In my defence I was quite tired when writing that post, too tired to pick up the book from my shelf.

I have not yet read anything Holmes/Dracula like yet, I know there are a couple of books that collect Holmes/Horror/Dark Fantasy stories. I have one which is the Improbable Adventures. I believe there is one called Shadows over Baker Street which holds some interest for me too.

I am quite a Lovecraft enthusiast so as you can imagine Study in Emerald and stories like it have a lot of attraction for me mixing elements of two of my childhood favorites.
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« Reply #35 on: May 21, 2013, 04:09:33 pm »

No worries. We all have days like that, I'm sure.  Cheesy
I went through an uber-Holmes phase a few years ago, immediately followed by an all-things-Dracula phase, and my obliging roommate chucked Saberhagen at me. His take on Frankenstein is very good, too, if you skip the last chapter or so, which was extremely off-putting.

I never really had a chance to read much Lovecraft, though I did pick some up at the library a bit ago. *bad S'punk* Means I'm probably missing quite a bit when I read derivatives. D:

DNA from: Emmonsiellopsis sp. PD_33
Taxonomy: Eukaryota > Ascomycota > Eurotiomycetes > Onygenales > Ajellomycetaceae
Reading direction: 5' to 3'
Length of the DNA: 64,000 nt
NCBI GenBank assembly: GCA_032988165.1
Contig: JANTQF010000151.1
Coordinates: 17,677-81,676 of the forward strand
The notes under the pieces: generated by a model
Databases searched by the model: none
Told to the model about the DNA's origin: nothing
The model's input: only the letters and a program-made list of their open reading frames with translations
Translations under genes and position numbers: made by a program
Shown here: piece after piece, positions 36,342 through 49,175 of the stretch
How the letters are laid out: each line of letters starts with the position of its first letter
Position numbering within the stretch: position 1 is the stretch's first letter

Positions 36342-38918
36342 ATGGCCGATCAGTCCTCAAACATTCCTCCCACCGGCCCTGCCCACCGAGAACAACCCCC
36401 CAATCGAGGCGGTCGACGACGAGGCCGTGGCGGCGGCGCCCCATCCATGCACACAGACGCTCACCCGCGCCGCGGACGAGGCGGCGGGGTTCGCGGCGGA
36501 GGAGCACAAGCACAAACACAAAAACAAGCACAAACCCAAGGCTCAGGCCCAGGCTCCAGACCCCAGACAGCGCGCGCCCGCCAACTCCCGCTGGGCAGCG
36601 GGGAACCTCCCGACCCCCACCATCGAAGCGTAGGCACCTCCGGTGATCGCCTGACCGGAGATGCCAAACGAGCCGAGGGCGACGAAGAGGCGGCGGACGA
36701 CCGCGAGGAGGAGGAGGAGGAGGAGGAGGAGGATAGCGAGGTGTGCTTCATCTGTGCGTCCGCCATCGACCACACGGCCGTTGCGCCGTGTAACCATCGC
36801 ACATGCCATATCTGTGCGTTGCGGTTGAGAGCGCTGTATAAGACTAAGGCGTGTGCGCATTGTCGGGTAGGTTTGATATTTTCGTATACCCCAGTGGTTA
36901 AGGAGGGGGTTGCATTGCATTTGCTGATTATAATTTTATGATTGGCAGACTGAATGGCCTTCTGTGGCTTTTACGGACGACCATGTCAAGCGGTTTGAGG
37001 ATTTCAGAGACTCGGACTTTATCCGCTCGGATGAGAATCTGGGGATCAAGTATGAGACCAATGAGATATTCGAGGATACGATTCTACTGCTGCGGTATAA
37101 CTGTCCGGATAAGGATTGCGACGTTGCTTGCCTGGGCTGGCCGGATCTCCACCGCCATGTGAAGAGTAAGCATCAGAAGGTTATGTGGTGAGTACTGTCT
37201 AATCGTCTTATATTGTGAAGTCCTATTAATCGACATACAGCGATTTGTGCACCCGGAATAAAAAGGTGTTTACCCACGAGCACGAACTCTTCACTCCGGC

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« Reply #36 on: May 22, 2013, 10:30:19 pm »

Very hearty "Happy Birthday" wishes to our dear, departed friend Sir Arthur Conan Doyle, born this day, May 22, 1859. He'd be 154 years old today!

(Please also see my new thread, "Happy Birthday, Dr. Doyle!", at:  http://brassgoggles.co.uk/forum/index.php/topic,40100.0.html
Don't respond to that thread here, as we need to keep this one on-topic for young Miss Holmes' wonderful work-in-progress...the end result of which I am eagerly anticipating.)
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« Reply #37 on: May 23, 2013, 04:35:29 pm »

Oh, poot, I missed it!
I mean, I was aware and meant to do something interesting, but the date rolled around, and I forgot completely.
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« Reply #38 on: May 23, 2013, 11:47:45 pm »

No worries, dear Lady. It caught me off-guard as well, and I only barely caught it in time.

You can still respond to the birthday query on the other thread, however, if you still want to commemorate the event.
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« Reply #39 on: February 18, 2014, 10:39:43 am »

@Mad Miss Holmes:

We haven't seen anything from you in quite some time, so I'm wondering if you have any news on your project?